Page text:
“What would happen if I crossed your path tomorrow morning? Would I encounter someone who was an alert and thankful observer of answered prayer, someone who in a pronounced way was grateful for God’s many mercies?
We want to continue throughout the day expressing gratefulness for the innumerable manifestations of God’s grace. It’s as if God is placing sticky-notes in our lives everywhere. How alert and perceptive of them are you?
Are you a thankful observer of the countless indications of His provision, His presence, His kindness, and His grace? An ungrateful person is a proud person. If I’m ungrateful, I’m arrogant.
And if I’m arrogant, I need to remember God doesn’t sympathize with me in that arrogance; He is opposed to the proud. Let each of us recognize every day that whatever grace we receive from God is so much more than we’re worthy of, and indescribably better than the hell we all deserve.”
–C.J. Mahaney, Humility: True Greatness (New York: Multnomah, 2005), 71.
“If there’s anything in life that we should be passionate about, it’s the gospel. And I don’t mean passionate only about sharing it with others. I mean passionate about thinking about it, dwelling on it, rejoicing in it, allowing it to color the way we look at the world. Only one thing can be of first importance to each of us. And only the gospel ought to be.”
–C. J. Mahaney, The Cross Centered Life(Sisters, OR.: Multnomah, 2002), 20-1.
“Legalism is seeking to achieve forgiveness from God and acceptance by God through obedience to God.”
–C. J. Mahaney, The Cross Centered Life (Sisters, Oregon: Multnomah, 2002), 25.
“My marriage will not grow as it should if I do not attend to it consistently. Under God’s loving sovereignty, I– not my wife– am the keeper of the garden that is my marriage. This is the very heart of what it means to be the God-appointed leader in my home.
Scripture is clear: The husband is responsible for leading and cultivating romance in the marital relationship. If it is led by the wife, or by no one, that love will take a different, lesser character. It will not be a love that accurately reflects the relationship between Christ and the Church. It will not be God’s highest and best for you as a couple. It will not bring appropriate glory to God. It will not produce that kind of passion and intimacy reserved for Christian couples seeking to live for God’s glory in all things.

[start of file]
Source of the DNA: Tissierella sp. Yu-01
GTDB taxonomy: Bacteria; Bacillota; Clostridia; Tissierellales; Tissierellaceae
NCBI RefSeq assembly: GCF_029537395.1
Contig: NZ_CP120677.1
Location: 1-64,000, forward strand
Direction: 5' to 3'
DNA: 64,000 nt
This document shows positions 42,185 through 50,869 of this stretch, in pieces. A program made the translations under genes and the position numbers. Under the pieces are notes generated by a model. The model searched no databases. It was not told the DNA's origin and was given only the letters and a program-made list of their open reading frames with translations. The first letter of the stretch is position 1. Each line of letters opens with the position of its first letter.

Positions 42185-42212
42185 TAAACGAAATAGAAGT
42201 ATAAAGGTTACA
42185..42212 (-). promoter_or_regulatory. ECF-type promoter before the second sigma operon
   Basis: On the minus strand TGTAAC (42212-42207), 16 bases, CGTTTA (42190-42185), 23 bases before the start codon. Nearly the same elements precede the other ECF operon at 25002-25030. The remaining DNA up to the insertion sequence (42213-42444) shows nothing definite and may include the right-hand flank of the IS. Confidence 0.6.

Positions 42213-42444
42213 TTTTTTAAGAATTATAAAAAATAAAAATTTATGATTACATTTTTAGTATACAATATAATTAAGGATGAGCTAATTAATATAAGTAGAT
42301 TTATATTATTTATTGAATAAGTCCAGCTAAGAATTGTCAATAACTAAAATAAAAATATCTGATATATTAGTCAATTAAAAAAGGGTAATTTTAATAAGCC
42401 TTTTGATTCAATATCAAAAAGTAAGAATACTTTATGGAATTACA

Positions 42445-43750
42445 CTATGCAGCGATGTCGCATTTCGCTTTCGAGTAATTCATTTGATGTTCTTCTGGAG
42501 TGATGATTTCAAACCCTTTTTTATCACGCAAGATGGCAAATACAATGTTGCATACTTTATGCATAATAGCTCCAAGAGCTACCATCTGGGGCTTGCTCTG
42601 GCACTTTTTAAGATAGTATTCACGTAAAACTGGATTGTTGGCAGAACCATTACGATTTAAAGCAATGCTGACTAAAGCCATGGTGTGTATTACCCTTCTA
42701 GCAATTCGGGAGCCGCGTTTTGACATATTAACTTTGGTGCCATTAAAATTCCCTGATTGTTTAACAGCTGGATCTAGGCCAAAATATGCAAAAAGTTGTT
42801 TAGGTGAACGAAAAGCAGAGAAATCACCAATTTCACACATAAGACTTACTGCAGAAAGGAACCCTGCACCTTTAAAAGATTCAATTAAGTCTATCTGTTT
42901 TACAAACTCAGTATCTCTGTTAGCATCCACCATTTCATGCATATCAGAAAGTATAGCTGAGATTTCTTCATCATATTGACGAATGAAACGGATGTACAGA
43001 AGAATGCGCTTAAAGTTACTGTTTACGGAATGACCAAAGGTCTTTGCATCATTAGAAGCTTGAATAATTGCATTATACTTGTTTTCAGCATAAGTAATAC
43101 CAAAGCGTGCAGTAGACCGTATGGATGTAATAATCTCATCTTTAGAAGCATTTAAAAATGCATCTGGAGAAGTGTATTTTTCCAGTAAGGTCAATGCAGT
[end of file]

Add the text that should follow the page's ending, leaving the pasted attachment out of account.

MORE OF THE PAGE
Don’t let this happen in your marriage. Or if it has already happened, it’s not too late. By God’s grace, you can fix it. This book tells you how. Study your wife. Find what specific practices will most effectively communicate your romantic passion for her. Locations, activities, settings, restaurants, vacation spots, romantic overnight getaways– learn what she loves, and make the sacrifices necessary to serve and romance her.”
–C. J. Mahaney, Sex, Romance, and the Glory of God (Wheaton, Ill.: Crossway, 2004), 52-3.
“There is still much we can and should be learning about that unique and precious woman who is our wife, that gift from God to whom we have pledged our lifelong devotion. There are two primary ways we can learn: by studying her and by asking her questions.
If you have children living in the home, then of all the questions you could ask her, this one is especially revealing: Do you feel more like a mother or a wife?”
–C. J. Mahaney, Sex, Romance, and the Glory of God (Wheaton, Ill.: Crossway, 2004), 29.
“All Christian marriages are intended ultimately to point to that greater reality. The final, glorious purpose of Christian marriage is to witness to the relationship between Christ and the Church.”
–C. J. Mahaney, Sex, Romance, and the Glory of God (Wheaton, Ill.: Crossway, 2004), 25.